Books on Scrum and Agile Project Management

Essential Skills for the Agile Developer by Alan Shalloway

September 25, 2012 0

If Scrum provides the project management framework used in a majority of Agile projects, eXtreme Programming (XP) is the main source of technical practices for Agile software development. This book written by Alan Shalloway, Scott Bain, Ken Pugh and Amir Kolsky is focused on these technical aspects. The first part deal with the coding and testing activities and the second part discusses how to handle the software design activity with an Agile perspective.

Thinking Tools for Large-Scale Scrum

February 7, 2012 0

As Agile and Scrum are adopted by an increasing number of companies, this book from Craig Larman and Bas Vodde provides important thinking tools to remind us that it is more important to “be agile” than to “do agile”. Scrum or Lean are frameworks that we can use for continuous improvement of our software development process and not tools that should be applied blindly like cooking recipes.

Adaptive Project Framework by Robert K. Wysocki

May 10, 2011 0

This book is a little bit different in the project management category. Its goal is to present an open framework and not a prescriptive model. Many project managers prefer to apply existing recipes for their project, but if you are ready to step out of your comfort zone, you will find in this books many ingredients to create your own recipe to manage software development projects.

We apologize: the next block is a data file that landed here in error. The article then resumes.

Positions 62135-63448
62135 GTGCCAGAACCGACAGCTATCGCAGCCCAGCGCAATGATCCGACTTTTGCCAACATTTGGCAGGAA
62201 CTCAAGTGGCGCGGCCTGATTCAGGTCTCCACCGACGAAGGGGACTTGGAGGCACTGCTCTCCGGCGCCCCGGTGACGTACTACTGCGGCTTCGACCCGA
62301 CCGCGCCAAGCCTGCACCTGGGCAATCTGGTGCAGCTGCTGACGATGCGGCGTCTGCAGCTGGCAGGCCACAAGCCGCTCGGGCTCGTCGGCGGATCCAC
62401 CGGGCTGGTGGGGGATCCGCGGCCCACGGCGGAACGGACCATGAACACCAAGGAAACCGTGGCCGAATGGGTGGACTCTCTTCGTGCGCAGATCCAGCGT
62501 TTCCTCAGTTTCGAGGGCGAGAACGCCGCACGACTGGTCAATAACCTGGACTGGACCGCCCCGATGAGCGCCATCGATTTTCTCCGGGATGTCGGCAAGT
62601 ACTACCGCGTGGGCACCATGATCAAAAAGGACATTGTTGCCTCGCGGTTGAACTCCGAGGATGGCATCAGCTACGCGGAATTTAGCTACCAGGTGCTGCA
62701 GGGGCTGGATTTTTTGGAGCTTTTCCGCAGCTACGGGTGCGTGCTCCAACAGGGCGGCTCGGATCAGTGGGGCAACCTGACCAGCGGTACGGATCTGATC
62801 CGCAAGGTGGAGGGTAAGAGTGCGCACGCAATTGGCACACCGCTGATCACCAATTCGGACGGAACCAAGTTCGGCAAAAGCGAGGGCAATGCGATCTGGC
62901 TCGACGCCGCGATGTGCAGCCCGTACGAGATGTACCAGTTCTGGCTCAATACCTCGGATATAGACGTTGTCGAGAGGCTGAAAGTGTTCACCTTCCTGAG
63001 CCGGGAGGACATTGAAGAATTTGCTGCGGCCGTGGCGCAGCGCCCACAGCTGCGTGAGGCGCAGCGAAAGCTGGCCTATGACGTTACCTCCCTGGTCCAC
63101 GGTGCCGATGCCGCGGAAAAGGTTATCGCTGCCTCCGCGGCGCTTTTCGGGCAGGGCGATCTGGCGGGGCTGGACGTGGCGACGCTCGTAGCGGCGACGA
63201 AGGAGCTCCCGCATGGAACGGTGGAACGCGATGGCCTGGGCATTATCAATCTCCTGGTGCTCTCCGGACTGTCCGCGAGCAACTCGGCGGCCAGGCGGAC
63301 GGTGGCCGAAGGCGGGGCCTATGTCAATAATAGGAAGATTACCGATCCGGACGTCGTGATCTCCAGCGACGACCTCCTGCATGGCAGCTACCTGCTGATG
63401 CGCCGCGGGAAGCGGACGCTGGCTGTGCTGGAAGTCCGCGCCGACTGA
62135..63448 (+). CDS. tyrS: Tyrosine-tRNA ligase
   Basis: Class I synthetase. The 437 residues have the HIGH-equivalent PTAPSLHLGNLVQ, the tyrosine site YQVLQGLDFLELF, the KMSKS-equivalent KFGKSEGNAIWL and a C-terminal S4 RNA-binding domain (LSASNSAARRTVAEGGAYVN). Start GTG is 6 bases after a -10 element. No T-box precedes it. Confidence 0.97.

Succeeding with Agile by Mike Cohn

September 3, 2010 0

Now that Agile has established itself as the dominant new trend in software development, the number of books that deal with this topic is increasing every day. Besides the fact that Mike Cohn is a recognized expert in the area of agile project management, why should you buy his book rather any other book published on the same topic?

Reflections on Management by Watts S. Humphrey

July 14, 2010 0

This book is composed of papers previously written by Watts Humphrey. The people and management aspects of software development are often neglected in books and this one is a good source to start thinking about them… and improving our practice.

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